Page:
Why Do We Work? | KCUR

Why Do We Work?

Sep 12, 2012

On Wednesday’s Central Standard, special guest host Brian Ellison talks with psychologist Dr. Bruce Liese about the meaning of work.

Why do we work? Are we searching for more than a job, more than a paycheck? How does one find their “calling?” Plus, we’ll discuss the role that the modern-day office job plays in the development of personal relationships.

Dr. Bruce Liese, KU Family Medicine


I. Why do people choose to work?  Is it a psychological need? Are they searching for more than a job in the workplace? Is working a natural human drive or something thrust upon us by our environment? What’s a “calling” and how does someone realize their calling?

  • Those who work seek satisfaction in at least five areas:
  1. The intrinsic nature of the work itself (the degree of challenge, stimulation, importance)
  2. Relationships (with co-workers, customers, clients, community, etc.)
  3. Compensation and benefits (wages/salary/pay/vacation/insurance/etc.)
  4. Opportunities for advancement (increased autonomy, authority, responsibility)
  5. Opportunities for personal growth (typically through supervision, training, experience)
  • The needs met through work are both innate and imposed upon us by the environment
  1. From early childhood kids engage in productive (work-like) behavior. As evidence just watch kids play with Legos, building blocks, cardboard appliance boxes turned into fortresses. Just because they make it look fun ("child's play") doesn't mean it isn't work.
  2. A desire for relationship and personal growth appears to be innate while the need for    compensation and benefits appears to be a function of the environment we live in.
  • A "calling" is when work aligns with a sense of personal meaning, is motivated by pro-social values, and arises in response to a transcendent summons.
  1. Having a calling correlates with favorable work outcomes such as job satisfaction, career commitment, organizational commitment, work meaning, and lower withdrawal intentions.
  2. Living out, fulfilling, manifesting a calling requires focus, discipline, and overcoming barriers.
  3. Those who realize that they won't fulfill their calling may experience a more intense remorse, regret that those who never felt they had a calling.

II. What role does work play in forming mentorships, friendships and romantic relationships?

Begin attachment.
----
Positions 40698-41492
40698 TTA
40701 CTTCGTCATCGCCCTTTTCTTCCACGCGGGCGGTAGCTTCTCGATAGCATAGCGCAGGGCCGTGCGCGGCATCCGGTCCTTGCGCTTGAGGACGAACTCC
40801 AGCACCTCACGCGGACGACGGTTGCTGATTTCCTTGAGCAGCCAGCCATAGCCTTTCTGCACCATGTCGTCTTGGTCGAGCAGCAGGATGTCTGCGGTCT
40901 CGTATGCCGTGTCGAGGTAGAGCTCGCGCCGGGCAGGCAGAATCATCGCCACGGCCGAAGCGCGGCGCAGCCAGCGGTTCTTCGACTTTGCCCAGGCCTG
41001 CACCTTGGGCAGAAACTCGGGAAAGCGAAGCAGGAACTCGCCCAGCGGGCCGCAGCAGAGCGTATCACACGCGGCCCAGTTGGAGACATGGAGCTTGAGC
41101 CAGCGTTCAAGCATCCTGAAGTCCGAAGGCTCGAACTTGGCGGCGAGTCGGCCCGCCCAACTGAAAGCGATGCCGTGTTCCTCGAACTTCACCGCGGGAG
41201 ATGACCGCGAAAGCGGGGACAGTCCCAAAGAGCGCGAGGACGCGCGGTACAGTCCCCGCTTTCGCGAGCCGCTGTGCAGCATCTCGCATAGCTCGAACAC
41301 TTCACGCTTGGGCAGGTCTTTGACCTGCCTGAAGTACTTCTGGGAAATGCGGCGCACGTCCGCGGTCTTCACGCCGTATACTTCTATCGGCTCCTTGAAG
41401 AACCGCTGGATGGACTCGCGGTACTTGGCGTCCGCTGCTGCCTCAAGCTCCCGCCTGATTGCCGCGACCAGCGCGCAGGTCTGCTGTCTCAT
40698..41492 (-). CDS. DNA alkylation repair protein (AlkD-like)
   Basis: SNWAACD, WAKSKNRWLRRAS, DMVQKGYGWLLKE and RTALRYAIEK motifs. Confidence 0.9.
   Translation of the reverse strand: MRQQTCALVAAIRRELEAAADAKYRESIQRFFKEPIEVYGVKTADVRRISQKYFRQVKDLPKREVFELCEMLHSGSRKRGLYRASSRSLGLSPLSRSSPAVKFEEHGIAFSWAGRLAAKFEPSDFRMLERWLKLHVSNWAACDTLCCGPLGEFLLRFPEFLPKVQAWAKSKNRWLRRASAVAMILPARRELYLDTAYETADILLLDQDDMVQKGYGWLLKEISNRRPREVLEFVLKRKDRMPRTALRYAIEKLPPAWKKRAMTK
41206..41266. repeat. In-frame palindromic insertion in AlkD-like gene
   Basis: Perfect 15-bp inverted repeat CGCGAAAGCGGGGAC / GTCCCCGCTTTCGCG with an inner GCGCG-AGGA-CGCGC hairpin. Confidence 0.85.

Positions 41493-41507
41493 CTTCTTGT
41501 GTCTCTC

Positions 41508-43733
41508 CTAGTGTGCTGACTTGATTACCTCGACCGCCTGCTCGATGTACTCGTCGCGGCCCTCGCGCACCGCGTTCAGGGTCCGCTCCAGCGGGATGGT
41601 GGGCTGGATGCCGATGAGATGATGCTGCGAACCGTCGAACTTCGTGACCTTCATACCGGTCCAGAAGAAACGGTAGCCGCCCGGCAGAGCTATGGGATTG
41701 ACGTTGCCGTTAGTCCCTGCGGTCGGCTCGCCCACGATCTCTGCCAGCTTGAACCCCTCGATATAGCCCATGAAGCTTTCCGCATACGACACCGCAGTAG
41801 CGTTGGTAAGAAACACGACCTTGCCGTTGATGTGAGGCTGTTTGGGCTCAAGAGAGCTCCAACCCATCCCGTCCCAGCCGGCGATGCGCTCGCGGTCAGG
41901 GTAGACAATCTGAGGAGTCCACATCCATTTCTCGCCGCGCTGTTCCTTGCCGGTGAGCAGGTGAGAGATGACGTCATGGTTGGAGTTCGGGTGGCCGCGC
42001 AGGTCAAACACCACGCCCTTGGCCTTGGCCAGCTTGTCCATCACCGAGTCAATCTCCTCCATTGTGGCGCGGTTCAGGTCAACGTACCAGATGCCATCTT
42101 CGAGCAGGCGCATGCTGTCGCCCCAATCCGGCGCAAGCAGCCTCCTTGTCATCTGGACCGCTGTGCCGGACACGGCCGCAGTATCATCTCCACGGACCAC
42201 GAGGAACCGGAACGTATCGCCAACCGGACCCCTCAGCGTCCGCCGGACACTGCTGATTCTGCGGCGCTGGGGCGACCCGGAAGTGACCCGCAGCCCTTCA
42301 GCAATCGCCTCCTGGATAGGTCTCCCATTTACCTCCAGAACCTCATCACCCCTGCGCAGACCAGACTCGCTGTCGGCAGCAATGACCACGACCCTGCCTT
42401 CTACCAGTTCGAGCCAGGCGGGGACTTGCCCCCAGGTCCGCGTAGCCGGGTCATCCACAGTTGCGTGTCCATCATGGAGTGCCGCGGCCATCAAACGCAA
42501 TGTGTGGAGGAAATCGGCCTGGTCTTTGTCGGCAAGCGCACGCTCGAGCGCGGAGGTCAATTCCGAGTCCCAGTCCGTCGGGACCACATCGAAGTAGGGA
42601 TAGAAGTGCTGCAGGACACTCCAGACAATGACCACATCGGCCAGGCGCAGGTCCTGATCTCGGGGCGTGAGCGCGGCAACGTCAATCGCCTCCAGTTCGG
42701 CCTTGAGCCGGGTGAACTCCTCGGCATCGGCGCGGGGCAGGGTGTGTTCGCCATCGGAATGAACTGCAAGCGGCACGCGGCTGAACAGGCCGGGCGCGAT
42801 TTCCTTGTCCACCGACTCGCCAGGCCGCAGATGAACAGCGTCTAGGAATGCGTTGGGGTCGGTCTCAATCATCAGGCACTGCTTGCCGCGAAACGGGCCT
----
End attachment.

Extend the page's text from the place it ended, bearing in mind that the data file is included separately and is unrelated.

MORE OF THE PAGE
• For most employees the work environment is where they spend the most time with others.
  • Friendships and romantic relationships are formed in the workplace.
  • There's also potential for unhealthy relationships to form at work

III. Is a JOB the same as a CAREER? Since the answer is "no," what's the difference between the two?

  • A job is an activity done in exchange for money. It may or may not be consistent with one's career or calling.
  • A career is the unfolding sequence of a person’s work experience over time.
  • Why is this distinction important? Because it's important for individuals to consider their "lifework" (i.e., career) while in the process of seeking any job.

IV. Why do so many people dislike or even hate their jobs?

  • As in romantic relationships, job seekers tend to idealize potential jobs, especially if they're unemployed or unhappy at their present jobs. During the courtship phase they may deceive themselves by thinking, "I'd love do that job!" "I'd love to work for this company!" "I'd be great at that job." When these things aren't true.
  • The Peter Principle: Getting promoted from a job you love to a job you don't do well and may learn to hate.
  • The fit between a person and his or her work environment will impact job satisfaction. According to a prominent theory of job satisfaction there are five main categories of job types:
  1. Realistic – Works with their hands (e.g., craftsmen and women)
  2. Investigative – Dedicated to data, science
  3. Artistic - Creative
  4. Social – People and relationships are important
  5. Enterprising – Very complicated – not just about money.
  6. Conventional – Profound focus on organization and structure.
  • To the extent that individuals’ personalities are well matched to the types of work they choose they will be satisfied. For example, an artistic person working in an artistic job is much more likely to be satisfied that an artistic person engaged in more conventional work (e.g., filing or being a long distance trucker).

V. What courses of action are available to those who hate their jobs?

  • Quitting with no safety net (not a good option).
  • Rebounding: Jumping right from one bad job to another.
  • Making a half-hearted effort at your old job (i.e., slacking) while seeking a new more fulfilling job.
  • Doing your best at your old job while actively self-examining and seeking a better fit at another job.

VI. How do you know what kind of work you will love?  What if you can't think of a single job you might love?

  • Use your imagination, early life experiences, weekends.
  • Remember that finding your life's work does not typically involve instant gratification.
  • Ask others what you do well.

VII. What's the difference between UNemployment and UNDERemployment?

  • Unemployment is typically an acute problem causing acute pain.
  • Underemployment typically involves a more chronic problem that takes place while a person is employed.

VIII. What role does money actually play?

  • People assume that it buys happiness but it does not.
  • The absence of money may lead to suffering but wealth absolutely does not create happiness or joy.